We need secular public spaces for community life to flourish
March 25th, 2009
The British Humanist Association (BHA) has responded new government report “Church and Faith Buildings”.
Hanne Stinson, BHA Chief Executive, said, ‘It appears from this report that the Church is using the influence of its “unique legal status as the Established Church” to exert pressure on the Government to include it as a key partner in the provision of welfare, community and other public services – and that the Government is acceding to those demands.’
‘Despite the vast wealth of the Church and many other religious organisations, the report seeks to show how the cost of maintaining and using “church and faith buildings” can be off-loaded onto the tax payer and not rest, so it states, “on the local congregation or worshipping community”. To many people, this will represent an alarming move away from secular principles of neutrality and equal treatment on behalf of the state in matters of religion and belief.
‘We doubt the unquestioned assumption inherent in the report, that places of worship are suitable for shared public activities. They may be – and many such places may open their doors to activities for the whole community. But one of the key problematic effects of the Government’s focus on and promotion of religion in its social policies is the shrinking of secular public spaces, which are genuinely shared spaces for all in the community, whether they are religious or not. Vulnerable people, particularly those who have had negative experiences within religious communities, may be particularly excluded from services and activities provided from places of worship.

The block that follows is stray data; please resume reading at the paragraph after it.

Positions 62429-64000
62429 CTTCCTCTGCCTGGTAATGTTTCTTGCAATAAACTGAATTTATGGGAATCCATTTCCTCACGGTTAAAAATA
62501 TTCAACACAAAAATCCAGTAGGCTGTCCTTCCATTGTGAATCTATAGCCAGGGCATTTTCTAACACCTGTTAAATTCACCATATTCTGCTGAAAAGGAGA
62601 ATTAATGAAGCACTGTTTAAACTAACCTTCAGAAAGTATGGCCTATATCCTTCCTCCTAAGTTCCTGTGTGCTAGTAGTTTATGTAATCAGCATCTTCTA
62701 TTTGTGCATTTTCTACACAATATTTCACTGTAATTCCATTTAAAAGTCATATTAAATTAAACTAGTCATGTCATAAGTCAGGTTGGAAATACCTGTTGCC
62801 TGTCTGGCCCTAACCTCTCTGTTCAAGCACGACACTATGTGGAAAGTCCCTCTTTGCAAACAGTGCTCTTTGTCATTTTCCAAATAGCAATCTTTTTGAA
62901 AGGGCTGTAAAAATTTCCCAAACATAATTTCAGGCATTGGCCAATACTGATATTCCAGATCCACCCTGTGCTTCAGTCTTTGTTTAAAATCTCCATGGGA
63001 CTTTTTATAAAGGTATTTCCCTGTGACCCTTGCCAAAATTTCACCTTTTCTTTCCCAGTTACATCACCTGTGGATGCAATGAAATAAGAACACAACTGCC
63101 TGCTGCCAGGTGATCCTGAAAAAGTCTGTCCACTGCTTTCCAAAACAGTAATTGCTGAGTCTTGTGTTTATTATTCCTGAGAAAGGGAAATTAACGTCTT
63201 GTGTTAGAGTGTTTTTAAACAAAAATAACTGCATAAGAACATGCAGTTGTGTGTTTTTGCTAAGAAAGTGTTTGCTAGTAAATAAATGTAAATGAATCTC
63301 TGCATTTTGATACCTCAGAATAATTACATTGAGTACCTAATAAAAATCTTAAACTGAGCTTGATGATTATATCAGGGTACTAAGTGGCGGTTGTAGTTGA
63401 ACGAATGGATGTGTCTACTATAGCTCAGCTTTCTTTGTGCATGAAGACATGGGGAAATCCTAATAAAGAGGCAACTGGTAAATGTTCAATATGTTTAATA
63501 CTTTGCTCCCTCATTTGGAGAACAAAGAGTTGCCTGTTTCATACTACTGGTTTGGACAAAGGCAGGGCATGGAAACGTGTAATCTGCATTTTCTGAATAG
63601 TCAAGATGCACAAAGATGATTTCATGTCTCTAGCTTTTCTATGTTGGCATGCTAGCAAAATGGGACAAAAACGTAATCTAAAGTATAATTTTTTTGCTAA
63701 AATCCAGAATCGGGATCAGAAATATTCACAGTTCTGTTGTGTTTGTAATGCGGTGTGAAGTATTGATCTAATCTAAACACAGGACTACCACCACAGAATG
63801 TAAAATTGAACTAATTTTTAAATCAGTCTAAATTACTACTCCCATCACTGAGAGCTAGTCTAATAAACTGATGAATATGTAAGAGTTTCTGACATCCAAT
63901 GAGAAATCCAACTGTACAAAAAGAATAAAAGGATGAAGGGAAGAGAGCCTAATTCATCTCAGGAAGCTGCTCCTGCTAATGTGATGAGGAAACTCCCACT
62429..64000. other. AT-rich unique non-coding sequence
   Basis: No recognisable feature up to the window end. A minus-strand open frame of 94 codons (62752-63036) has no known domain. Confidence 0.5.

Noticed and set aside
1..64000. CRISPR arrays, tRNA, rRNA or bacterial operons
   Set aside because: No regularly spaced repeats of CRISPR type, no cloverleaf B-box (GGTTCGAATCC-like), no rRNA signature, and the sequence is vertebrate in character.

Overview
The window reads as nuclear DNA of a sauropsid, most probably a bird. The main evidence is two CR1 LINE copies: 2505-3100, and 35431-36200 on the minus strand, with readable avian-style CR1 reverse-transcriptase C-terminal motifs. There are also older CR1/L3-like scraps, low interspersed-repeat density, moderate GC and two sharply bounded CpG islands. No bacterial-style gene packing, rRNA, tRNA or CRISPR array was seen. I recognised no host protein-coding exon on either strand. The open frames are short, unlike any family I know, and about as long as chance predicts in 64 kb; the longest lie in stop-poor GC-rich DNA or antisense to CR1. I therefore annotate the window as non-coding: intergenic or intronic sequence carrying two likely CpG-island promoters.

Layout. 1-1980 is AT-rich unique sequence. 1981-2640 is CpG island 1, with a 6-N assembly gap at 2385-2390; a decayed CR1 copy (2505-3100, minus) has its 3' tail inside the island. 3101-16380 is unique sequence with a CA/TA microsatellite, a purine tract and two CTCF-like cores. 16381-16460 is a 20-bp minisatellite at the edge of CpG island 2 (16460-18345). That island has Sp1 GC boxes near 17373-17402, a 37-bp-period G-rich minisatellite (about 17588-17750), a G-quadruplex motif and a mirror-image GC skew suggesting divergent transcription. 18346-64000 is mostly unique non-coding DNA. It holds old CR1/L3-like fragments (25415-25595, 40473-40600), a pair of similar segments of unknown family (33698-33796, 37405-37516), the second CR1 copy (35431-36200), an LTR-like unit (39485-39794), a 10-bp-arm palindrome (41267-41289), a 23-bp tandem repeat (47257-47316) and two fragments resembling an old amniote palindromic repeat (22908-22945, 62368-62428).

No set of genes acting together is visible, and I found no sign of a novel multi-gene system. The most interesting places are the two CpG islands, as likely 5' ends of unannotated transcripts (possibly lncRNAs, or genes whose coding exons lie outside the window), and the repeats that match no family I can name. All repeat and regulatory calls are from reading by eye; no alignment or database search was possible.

‘Further, it is well known there are many churches with minute congregations, or that are even unused. Rather than being shored up with public money, unless they are of real historical or architectural value could they not be deconsecrated and converted into genuine assets for the whole community?
‘Point by point this report outlines how the Government is seeking to prioritise and privilege religion and religious groups; how it intends to dedicate the time of civil servants, central and local Government and their partners to assisting the Church and other religious groups to access vast amounts of public money and other resources.
‘A more positive move would be to seek ways that the limited public money available can be targeted to the provision of shared and neutral public spaces where all can feel welcome.’
For further comment or information, contact Hanne Stinson on 020 7079 3584 or 07534 248596.
The British Humanist Association (BHA) is the national charity representing and supporting the non-religious and campaigns for an end to religious privilege and to discrimination based on religion or belief. It is the largest organisation in the UK working for a secular society.